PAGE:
The Asian Human Rights Commission (AHRC) is concerned by India’s decision to deport seven Rohingya refugees back to Burma. The seven are among around 40, 000 refugees that have fled to India over the years, escaping the discrimination and violence faced by the minority group in Burma.
Last year, two Rohingya immigrants, Mohammad Salimullah and Mohammad Shaqir, filed a Public Interest Litigation challenging the Indian government’s decision to deport the 40,000 Rohingya refugees. This year, an interim plea was filed on this pending petition to stop the deportation of seven Rohingyas, who are likely to be subjected to torture and perhaps even killed upon return. The petitioners were represented by Advocate Prashant Bhushan. Since 2012, these persons have been held in a detention camp in Silchar in Assam, after their arrest by Assam police, for ‘illegally entering the country’. Mr. Bhushan argued that it is a matter of life, and it is the court’s responsibility to see that the lives of Rohingyas are protected.
Justice Ranjan Gogoi disagreed however, and on his first day as the Chief Justice of India, he refused to take the case for urgent hearing. Instead, he said, “if they are deported, we can always get them back if it’s (deportation) wrong. Do not worry.” On October 4, a three-judge bench comprising of Justice Gogoi, Justice Sanjay Kishan Kaul and Justice K M Joseph dismissed the petition, thereby paving the way for the first deportation ever of Rohingya refugees back to Burma. They have reportedly, already been transported to the border town Moreh in Manipur, and will be handed over to Burmese authorities at the Moreh border post.
According to Additional Solicitor General Mr. Tushar Mehta, appearing for the Indian Government, these Rohingya illegally migrated to India in 2012 and were convicted under the Foreigners Act. To this, Bhushan argued that the worst kind of genocide has taken place in Myanmar in which over 10,000 people were killed, resulting in the fleeing of hundreds of thousands of Rohingya to Bangladesh and India; this makes them refugees, not illegal migrants.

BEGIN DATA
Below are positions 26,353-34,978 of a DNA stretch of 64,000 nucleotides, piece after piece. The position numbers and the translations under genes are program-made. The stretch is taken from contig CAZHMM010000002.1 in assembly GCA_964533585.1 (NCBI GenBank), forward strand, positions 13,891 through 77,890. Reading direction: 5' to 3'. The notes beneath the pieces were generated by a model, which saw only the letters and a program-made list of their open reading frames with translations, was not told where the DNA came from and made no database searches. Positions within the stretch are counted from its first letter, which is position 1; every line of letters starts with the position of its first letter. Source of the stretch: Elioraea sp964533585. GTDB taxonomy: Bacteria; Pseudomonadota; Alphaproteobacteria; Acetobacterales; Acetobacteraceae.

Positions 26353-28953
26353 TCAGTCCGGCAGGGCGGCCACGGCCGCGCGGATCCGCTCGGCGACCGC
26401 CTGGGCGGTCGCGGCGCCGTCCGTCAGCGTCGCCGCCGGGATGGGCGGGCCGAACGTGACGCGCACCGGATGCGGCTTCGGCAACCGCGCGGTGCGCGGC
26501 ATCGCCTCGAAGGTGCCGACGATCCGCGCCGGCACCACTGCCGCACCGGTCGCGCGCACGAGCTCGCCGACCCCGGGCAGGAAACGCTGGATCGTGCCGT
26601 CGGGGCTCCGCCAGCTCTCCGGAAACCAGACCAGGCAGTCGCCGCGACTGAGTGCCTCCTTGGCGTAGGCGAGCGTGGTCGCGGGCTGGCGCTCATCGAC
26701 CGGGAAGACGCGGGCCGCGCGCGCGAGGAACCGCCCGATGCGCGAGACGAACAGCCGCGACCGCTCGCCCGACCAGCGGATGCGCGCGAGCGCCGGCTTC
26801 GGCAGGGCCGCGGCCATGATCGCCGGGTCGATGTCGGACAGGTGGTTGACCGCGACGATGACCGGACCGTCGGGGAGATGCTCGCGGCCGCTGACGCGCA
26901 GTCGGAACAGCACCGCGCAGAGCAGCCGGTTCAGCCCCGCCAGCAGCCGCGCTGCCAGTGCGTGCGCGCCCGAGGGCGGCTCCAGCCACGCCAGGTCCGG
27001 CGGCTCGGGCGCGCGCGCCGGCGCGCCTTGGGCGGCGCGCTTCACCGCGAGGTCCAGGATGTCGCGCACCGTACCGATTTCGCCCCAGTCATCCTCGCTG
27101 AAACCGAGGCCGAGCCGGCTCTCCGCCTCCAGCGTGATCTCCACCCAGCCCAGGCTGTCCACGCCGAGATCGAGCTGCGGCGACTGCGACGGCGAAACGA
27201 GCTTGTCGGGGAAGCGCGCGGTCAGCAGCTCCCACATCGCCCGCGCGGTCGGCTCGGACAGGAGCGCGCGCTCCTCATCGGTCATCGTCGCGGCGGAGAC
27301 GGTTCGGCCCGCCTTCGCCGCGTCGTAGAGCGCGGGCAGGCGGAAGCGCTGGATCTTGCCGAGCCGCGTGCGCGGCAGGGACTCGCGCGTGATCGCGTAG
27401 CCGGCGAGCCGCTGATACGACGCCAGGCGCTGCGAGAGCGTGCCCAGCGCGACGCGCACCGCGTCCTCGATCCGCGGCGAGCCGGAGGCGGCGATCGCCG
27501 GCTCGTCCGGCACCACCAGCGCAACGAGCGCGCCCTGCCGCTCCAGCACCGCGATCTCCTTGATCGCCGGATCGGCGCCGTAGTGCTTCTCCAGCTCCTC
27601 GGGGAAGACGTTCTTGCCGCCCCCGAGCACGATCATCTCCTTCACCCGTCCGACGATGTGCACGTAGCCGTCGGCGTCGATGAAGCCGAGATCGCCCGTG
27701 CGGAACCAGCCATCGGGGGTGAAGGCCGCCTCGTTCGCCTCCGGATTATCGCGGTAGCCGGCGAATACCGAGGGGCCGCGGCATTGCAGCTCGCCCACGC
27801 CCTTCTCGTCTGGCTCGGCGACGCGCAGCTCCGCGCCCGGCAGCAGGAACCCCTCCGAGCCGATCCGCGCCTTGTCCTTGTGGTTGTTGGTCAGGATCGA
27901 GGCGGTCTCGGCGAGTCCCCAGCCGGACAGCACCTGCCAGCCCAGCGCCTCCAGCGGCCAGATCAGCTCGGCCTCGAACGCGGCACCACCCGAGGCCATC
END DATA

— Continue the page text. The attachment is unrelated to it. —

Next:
India’s decision to send back the seven Rohingya has been heavily criticised by the United Nations. Tendayi Achiume, the UN’s Special Rapporteur on contemporary forms of racism, racial discrimination, xenophobia and related intolerance, said that the Indian government has an international obligation to fully acknowledge the institutionalised discrimination, persecution, hate and gross human rights violations the Rohingyas have faced in their country of origin, and provide them the necessary protection. Achiume also said expressed disappointment at the duration of their detention, and said that it is inhumane treatment.
Even more troubling is the fact that the special rapporteur on racism at the Office of the High Commissioner for Human Rights (OHCHR) has raised a red flag over this move as it may be seen as breach of the customary principle of non- refoulement. Earlier, the United Nations Secretary General, Antonio Guterres, had called upon India to exert pressure on Burma to create an environment that is conducive for Rohingya refugees to return safely.
In spite of not being a signatory to the 1951 UN Refugee Convention, India has time and again opened its borders and welcomed waves of refugees fleeing political and religious persecution or violent armed conflict from Tibet, Bangladesh, Afghanistan and Sri Lanka. However, the Rohingya have not been met with a similar kindness and generosity of spirit. Pandering to domestic politics and an increasingly polarised public, several members of the ruling party have used the spectre of a looming terrorist threat to deny asylum to this predominantly Muslim community.
In its affidavit to the apex court in September 2017, the Indian government had said the decision on whether or not refugees are allowed to settle in the country is best left to the executive. The government also said that India is a non-signatory to the 1951 United Nations Refugee Convention and hence, was not obliged to adhere to the principle of non-refoulement. This is a surprising reversal of India’s publicly stated positions made at various international conferences over the years.
These affidavits and the decision of the Court is condemnable, and the AHRC urges the Government of India to abide by the international norm of non-refoulement and protect the rights of asylum seekers and refugees fleeing violence and persecution.